BYRD (JOE ETTA) VS. HENRY (BILLY RAY), ET AL.Annotate this Case
RENDERED: SEPTEMBER 26, 2008; 2:00 P.M.
NOT TO BE PUBLISHED
Commonwealth of Kentucky
Court of Appeals
JOE ETTA BYRD
APPEAL FROM MADISON CIRCUIT COURT
HONORABLE WILLIAM T. JENNINGS, JUDGE
ACTION NO. 04-CI-00315
BILLY RAY HENRY; ESTATE OF
BILLY RAY HENRY; STATE FARM
AUTOMOBILE INSURANCE COMPANY;
ANTHEM HEALTH PLANS OF KENTUCKY,
INC.; AND KENTUCKY FARM BUREAU
MUTUAL INSURANCE COMPANY
** ** ** ** **
BEFORE: ACREE AND CAPERTON, JUDGES; ROSENBLUM,1 SPECIAL
Retired Judge Paul W. Rosenblum sitting as Special Judge by assignment of the Chief Justice
pursuant to Section 110(5)(b) of the Kentucky Constitution.
ACREE, JUDGE: Jo Etta Byrd appeals the judgment of the Madison Circuit Court
entered pursuant to a jury verdict rejecting her claim for personal injury damages
suffered in a single vehicle accident with Billy Ray Henry.2 We affirm.
In the late evening of January 27, 2004, Henry was driving his new
pickup truck. Byrd was his passenger. Henry lost control of the vehicle and the
subsequent collision injured Byrd. Byrd, who had a close personal relationship
with Henry, nevertheless filed suit against him to recover damages.
Byrd and Henry gave consistent deposition testimony that the accident
occurred because of black ice on the highway. However, Henry later sent a letter
to Byrd’s attorney3 purporting to amend his deposition testimony. While his
deposition supported the defense that faulted bad weather and a sudden emergency,
his letter admitted he was driving faster than advisable under the circumstances,
was inattentive to his driving because he was eating a meal at the time and, after
the vehicle lost traction, reacted by oversteering. Byrd also changed her version of
the accident to place the blame more squarely upon Henry.
In July 2005, Henry was involved in a second automobile accident
and died from his injuries. Again, Byrd was his passenger. Henry was taking her
to a physical therapy session. Henry’s daughter, Jennifer, was appointed
administratrix and Henry’s estate was substituted as a party defendant.
Byrd originally instituted her action against Billy Ray Henry; however, Mr. Henry died before
the case came to trial. His estate was subsequently substituted as a party defendant.
The letter was addressed to Henry’s attorney and copied to Byrd’s attorney. However, Henry’s
attorney only learned of the letter from Byrd’s attorney.
Prior to trial, Byrd filed motions in limine. The purpose of the
motions was to prevent any reference to: (1) the fact that Byrd was married but not
to Henry; (2) the nature of the relationship between Byrd and Henry; and (3) the
circumstances surrounding Henry’s death, including the fact that Byrd was again
Henry’s passenger. The motions were denied.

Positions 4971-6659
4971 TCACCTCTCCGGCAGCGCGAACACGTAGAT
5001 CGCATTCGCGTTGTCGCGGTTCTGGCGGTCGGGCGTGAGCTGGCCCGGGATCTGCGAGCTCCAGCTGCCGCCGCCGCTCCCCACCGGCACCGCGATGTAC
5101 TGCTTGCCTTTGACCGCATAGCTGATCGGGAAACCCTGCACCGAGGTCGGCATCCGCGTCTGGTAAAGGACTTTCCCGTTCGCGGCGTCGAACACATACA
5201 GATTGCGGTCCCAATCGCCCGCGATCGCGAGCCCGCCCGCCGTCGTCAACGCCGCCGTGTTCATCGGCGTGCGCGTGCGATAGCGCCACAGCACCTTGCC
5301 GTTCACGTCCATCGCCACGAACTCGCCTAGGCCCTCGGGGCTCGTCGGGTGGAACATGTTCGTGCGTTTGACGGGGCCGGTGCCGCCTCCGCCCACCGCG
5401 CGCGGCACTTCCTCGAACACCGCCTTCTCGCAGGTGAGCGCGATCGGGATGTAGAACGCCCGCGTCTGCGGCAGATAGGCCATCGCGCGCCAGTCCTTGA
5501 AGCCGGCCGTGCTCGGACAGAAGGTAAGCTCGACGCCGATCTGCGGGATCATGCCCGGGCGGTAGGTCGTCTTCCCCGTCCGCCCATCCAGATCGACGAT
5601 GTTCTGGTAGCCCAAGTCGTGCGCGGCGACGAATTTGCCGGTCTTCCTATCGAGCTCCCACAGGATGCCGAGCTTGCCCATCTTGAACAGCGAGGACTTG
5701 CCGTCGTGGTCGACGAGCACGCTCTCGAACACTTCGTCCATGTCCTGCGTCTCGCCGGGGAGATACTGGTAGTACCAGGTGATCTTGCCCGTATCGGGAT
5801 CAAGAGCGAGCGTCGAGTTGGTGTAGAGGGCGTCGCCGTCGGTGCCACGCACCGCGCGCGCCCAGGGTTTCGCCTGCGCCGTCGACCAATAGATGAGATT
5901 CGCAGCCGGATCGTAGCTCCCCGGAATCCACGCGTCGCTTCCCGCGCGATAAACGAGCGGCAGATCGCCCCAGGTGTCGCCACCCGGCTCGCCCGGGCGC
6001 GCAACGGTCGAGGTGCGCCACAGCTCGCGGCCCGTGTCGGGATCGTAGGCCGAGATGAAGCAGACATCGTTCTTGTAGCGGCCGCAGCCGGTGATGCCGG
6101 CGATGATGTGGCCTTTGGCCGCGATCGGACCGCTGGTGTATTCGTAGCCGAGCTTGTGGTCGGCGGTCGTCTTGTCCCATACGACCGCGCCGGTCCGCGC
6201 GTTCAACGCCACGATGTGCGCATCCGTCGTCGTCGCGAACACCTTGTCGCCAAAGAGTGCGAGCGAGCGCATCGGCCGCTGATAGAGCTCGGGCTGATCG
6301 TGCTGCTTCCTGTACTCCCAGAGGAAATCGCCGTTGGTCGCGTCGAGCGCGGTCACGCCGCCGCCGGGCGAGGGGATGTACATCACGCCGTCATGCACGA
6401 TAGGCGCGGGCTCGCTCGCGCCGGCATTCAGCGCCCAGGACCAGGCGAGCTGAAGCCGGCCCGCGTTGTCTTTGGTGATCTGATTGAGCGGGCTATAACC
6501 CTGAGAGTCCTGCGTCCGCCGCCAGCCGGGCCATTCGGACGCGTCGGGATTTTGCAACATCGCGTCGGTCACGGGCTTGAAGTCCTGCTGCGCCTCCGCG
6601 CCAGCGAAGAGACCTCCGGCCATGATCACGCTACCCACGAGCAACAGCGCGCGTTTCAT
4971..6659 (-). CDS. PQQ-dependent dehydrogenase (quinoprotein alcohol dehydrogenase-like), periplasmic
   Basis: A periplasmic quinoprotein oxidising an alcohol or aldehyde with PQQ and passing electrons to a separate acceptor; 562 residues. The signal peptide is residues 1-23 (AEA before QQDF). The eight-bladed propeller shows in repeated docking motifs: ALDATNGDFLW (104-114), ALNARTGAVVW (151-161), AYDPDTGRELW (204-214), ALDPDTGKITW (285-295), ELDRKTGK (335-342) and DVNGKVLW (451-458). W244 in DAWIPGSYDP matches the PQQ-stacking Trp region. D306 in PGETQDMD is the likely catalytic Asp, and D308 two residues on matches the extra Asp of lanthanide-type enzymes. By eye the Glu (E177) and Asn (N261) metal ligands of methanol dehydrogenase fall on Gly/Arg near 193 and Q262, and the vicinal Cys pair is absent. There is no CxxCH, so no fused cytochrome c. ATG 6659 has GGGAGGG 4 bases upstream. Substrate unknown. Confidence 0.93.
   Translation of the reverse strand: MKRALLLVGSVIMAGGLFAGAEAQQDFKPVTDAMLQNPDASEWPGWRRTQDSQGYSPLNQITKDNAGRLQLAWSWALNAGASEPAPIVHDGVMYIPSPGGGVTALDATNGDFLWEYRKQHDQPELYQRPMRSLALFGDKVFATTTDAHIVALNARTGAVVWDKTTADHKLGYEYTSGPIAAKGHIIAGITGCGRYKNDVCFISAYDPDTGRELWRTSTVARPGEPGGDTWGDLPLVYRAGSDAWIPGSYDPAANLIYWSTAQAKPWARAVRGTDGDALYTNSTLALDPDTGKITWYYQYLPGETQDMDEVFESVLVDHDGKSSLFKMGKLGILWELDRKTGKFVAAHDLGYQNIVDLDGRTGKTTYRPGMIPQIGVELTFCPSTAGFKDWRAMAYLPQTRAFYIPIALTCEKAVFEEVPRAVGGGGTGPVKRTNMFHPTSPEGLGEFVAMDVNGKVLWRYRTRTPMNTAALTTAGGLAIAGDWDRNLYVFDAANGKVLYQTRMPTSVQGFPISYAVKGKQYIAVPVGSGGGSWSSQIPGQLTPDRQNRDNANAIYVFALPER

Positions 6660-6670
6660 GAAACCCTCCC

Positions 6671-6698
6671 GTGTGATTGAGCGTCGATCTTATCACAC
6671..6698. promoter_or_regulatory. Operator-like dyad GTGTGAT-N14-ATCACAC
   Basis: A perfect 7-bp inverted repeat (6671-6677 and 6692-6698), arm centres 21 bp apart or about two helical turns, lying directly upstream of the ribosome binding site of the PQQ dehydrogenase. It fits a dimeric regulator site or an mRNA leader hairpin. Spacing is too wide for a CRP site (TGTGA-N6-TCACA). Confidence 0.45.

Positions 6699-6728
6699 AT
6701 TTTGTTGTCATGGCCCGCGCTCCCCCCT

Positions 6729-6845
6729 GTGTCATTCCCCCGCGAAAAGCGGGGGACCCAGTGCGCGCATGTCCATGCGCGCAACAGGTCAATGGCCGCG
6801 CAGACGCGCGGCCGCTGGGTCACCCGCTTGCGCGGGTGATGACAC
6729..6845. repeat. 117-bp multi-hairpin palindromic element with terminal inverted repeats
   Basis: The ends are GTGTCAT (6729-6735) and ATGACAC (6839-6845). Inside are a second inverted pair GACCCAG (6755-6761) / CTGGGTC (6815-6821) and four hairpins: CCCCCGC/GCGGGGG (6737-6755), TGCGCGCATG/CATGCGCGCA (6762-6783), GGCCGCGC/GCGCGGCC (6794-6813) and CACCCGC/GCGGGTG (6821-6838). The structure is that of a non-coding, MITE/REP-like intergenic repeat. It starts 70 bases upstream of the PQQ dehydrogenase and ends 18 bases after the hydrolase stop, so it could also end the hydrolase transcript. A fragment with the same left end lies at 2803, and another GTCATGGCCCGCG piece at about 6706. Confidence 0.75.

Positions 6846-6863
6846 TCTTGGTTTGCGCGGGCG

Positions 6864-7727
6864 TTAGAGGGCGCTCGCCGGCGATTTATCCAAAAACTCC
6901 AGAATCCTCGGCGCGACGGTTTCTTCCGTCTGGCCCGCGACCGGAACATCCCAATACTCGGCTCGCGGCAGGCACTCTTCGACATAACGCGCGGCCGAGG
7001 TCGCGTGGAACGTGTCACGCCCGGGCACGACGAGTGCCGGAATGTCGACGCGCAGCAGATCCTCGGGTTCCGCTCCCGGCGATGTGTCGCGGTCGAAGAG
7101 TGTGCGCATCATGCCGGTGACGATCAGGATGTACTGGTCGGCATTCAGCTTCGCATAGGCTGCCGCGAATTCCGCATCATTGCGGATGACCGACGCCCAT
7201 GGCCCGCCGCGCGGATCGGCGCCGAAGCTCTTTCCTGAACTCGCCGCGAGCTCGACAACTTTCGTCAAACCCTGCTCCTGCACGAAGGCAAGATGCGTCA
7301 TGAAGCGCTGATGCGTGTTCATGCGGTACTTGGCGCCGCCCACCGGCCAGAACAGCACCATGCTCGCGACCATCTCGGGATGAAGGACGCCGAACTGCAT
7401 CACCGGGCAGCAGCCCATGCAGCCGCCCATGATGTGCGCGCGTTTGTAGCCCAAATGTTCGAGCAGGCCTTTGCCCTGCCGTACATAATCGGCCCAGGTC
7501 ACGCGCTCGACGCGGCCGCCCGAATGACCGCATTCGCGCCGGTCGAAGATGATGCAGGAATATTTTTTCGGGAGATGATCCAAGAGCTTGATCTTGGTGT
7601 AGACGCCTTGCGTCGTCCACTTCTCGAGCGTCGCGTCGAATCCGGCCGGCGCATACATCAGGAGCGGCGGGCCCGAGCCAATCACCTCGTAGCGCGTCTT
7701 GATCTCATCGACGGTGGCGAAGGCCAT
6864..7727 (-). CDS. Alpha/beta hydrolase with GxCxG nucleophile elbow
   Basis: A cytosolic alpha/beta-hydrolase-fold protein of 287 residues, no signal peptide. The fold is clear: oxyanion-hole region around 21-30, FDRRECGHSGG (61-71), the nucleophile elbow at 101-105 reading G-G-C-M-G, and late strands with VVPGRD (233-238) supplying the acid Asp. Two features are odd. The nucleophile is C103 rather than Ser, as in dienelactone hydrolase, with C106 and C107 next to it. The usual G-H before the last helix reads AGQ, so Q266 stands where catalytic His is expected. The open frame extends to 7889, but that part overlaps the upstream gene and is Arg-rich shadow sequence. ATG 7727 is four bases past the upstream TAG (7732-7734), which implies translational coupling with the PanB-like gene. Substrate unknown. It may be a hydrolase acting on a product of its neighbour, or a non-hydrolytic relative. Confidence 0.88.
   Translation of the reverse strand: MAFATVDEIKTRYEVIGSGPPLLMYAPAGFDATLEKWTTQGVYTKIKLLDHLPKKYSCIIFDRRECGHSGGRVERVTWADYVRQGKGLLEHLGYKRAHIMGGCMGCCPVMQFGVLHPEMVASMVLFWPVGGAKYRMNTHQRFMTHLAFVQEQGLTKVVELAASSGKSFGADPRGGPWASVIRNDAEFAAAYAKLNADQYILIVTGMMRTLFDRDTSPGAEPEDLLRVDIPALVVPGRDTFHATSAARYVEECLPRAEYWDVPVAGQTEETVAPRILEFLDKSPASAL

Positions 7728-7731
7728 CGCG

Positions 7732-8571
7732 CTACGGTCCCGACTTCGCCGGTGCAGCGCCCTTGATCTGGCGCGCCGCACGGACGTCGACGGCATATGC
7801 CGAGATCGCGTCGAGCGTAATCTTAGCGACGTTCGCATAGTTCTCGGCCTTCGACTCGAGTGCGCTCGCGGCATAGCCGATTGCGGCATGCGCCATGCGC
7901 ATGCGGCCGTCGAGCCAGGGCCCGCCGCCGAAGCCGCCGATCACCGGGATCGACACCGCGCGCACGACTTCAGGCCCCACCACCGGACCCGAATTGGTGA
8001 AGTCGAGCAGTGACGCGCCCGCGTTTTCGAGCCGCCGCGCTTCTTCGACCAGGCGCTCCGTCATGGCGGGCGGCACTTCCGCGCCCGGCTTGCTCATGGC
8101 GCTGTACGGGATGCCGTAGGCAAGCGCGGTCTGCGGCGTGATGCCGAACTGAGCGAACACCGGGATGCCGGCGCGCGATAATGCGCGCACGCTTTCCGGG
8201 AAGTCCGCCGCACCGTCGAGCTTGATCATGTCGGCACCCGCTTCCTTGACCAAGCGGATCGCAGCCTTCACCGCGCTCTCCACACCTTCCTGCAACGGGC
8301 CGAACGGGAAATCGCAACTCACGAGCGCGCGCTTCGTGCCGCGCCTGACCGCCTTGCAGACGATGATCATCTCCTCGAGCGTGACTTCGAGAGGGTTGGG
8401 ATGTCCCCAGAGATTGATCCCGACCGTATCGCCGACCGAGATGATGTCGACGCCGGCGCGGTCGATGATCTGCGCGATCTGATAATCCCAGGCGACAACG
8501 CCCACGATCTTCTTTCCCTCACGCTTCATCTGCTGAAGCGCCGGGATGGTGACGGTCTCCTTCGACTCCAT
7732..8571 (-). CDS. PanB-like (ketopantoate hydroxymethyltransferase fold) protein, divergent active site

At trial, Byrd testified that she and Henry were merely good friends.
They played bingo together, went fishing, played card games together, and grilled
out, but did not have a romantic or sexual relationship. She also testified she had
never lived or slept with Henry. Byrd acknowledged she was married, that her
husband had suffered a stroke and that he was a victim of Alzheimer’s disease.
Attempting to challenge the veracity of Byrd’s trial testimony (as well
as to explain Henry’s letter), Henry’s estate called two witnesses who were
allowed to testify over Byrd’s objection. Henry’s sister, Mary Mattox, testified
that Henry and Byrd had lived together at her sister’s home for at least six months
and that they shared the main bedroom in that house. Henry’s daughter Jennifer,
the estate’s administratrix, testified that her father had left her mother to be with
Byrd and that Byrd and Henry had lived together. She testified that Henry had a
tattoo of a heart with the inscription “Joe Etta Love”, and that Henry and Byrd had
exchanged rings to symbolize their relationship. She stated Henry wanted to marry
Byrd, but he could not because she was already married.
The jury returned a unanimous verdict in favor of the Henry’s estate,
finding no liability. Byrd moved for a new trial and was denied. This appeal
The only issue on appeal is whether the testimony of Mary Mattox
and Jennifer Henry was offered as character evidence in violation of Kentucky
Rule of Evidence (KRE) 608. We find it was not.
We review a trial court’s ruling regarding the admission or exclusion
of evidence for abuse of discretion. See Clephas v. Garlock, Inc., 168 S.W.3d 389,
393 (Ky.App. 2004). “The test for abuse of discretion is whether the trial judge’s
decision was arbitrary, unreasonable, unfair, or unsupported by sound legal
principles.” Id. (internal quotation marks omitted).
The credibility of a witness may always be questioned. KRE 607
provides: “The credibility of a witness may be attacked by any party, including the
party calling the witness.”
We have thoroughly reviewed the videotaped trial proceedings upon
this issue and it is evident that the testimony of which Byrd complains was offered
to impeach Byrd’s own testimony that she had no romantic relationship with
Henry. Byrd was the only surviving witness to the accident. Testing the veracity
of her testimony was without question a proper subject of impeachment testimony
such as presented in this case. We find no abuse of discretion.
For the foregoing reasons, the judgment of the Madison Circuit Court
ROSENBLUM, SPECIAL JUDGE, CONCURS.
CAPERTON, JUDGE, CONCURS IN RESULT ONLY.
BRIEFS FOR APPELLANT:
BRIEF FOR APPELLEES:
Daniel A. Simons